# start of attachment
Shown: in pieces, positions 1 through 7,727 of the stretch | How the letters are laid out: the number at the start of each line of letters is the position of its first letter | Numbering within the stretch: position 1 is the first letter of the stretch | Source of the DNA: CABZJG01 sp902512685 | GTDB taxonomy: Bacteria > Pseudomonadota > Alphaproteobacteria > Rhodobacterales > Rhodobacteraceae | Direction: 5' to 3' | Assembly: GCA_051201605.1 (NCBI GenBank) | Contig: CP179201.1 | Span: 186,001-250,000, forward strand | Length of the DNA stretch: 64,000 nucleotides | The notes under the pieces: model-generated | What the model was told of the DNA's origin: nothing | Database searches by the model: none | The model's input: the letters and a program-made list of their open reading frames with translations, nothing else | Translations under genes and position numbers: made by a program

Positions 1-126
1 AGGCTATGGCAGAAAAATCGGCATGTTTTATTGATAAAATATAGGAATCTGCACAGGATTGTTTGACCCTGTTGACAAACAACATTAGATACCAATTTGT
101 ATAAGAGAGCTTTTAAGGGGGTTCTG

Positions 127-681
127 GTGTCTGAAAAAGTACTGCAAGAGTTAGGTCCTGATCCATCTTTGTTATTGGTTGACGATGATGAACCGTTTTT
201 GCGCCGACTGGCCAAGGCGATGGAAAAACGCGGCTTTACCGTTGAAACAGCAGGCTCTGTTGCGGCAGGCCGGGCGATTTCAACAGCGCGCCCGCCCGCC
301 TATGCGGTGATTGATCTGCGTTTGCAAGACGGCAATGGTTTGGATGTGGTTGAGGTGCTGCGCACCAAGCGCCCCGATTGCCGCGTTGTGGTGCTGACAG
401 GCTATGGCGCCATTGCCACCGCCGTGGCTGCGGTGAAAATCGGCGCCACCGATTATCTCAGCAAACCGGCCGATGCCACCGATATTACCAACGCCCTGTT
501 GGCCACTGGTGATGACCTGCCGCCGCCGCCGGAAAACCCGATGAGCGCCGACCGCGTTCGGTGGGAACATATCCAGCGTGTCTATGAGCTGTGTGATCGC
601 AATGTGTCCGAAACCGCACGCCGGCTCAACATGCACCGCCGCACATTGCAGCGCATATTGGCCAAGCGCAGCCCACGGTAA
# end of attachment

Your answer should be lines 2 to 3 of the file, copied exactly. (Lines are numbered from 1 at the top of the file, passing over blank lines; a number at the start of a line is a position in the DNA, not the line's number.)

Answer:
Positions 1-126
1 AGGCTATGGCAGAAAAATCGGCATGTTTTATTGATAAAATATAGGAATCTGCACAGGATTGTTTGACCCTGTTGACAAACAACATTAGATACCAATTTGT